• [0008]
    A certificate authority typically publishes a new CRL whenever a certificate is revoked. CRLs can be distributed to certificate-validating systems through a variety of mechanisms, but due to potential problems with pushing information to subscriber systems, commercial PKIX systems usually rely on a polling mechanism in which a certificate-validating application has the responsibility of polling for CRLs. The certificate authority can put newly published CRLs into particular locations, such as an LDAP (Lightweight Directory Access Protocol) directory, and this particular location is specified in the certificates that are issued by a certificate authority.
  • [0009]
    Checking CRLs for each certificate that is being processed by each certificate-using application has a huge performance impact on networks and servers. Polling for CRLs from many application servers can create undesirable network traffic, and some servers within an enterprise network may not have direct access to CRL storage locations due to firewall policies. Lengthening a polling interval reduces network traffic but increases security risks, while shortening the polling interval degrades network and system performance. In lieu of or in addition to checking a CRL, the Online Certificate Status Protocol (OCSP) requires each certificate-using application to contact a server to get the status of a certificate, e.g., current, expired, or unknown. These OCSP status checks also put computational burdens on certificate-using applications and create network traffic.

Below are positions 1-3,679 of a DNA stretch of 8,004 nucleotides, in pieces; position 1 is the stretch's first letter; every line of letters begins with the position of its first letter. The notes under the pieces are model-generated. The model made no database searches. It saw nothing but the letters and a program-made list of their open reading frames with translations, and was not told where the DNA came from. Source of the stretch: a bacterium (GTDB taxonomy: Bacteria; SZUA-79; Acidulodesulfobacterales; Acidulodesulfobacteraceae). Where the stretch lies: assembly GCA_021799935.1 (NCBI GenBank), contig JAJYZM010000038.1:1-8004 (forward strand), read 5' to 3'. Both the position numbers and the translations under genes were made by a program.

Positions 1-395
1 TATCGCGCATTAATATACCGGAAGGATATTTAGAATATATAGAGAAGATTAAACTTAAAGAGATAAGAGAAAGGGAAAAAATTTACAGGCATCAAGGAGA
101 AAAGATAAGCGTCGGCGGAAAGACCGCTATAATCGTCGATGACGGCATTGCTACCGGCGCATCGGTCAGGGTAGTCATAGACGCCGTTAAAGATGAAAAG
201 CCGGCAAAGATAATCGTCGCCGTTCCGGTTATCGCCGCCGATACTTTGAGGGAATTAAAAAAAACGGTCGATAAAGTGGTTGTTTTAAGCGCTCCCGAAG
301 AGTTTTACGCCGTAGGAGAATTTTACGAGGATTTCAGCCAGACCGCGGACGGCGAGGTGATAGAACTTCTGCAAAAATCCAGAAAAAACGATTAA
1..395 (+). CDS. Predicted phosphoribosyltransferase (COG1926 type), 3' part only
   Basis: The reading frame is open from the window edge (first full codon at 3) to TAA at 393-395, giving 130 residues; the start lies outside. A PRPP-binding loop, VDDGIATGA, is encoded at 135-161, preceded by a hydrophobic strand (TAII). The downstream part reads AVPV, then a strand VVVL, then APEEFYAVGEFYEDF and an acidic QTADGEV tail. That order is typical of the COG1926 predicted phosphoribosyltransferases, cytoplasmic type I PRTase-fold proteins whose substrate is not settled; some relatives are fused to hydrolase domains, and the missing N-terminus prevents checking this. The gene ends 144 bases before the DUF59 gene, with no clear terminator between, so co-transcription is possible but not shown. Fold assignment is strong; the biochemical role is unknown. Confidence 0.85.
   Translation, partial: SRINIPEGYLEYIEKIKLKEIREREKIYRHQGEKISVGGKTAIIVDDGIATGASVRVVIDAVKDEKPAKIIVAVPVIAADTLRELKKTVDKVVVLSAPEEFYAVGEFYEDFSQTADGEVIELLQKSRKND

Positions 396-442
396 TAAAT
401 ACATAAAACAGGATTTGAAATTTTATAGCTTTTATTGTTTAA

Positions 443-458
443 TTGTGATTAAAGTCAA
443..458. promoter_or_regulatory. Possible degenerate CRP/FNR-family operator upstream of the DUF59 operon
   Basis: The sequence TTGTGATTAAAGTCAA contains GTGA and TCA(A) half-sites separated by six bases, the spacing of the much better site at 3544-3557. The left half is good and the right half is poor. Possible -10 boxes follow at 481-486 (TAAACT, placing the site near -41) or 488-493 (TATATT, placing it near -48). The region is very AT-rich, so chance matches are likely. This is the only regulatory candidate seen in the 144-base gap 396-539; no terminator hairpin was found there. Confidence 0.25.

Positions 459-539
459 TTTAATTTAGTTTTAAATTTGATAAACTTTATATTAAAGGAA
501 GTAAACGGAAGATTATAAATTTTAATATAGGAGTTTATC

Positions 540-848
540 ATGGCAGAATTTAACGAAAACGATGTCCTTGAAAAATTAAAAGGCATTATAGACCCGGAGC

• [0010]
    Therefore, it would be advantageous to have a method and system that minimizes the computational burden that is caused by examining CRLs.
  • SUMMARY OF THE INVENTION
  • [0011]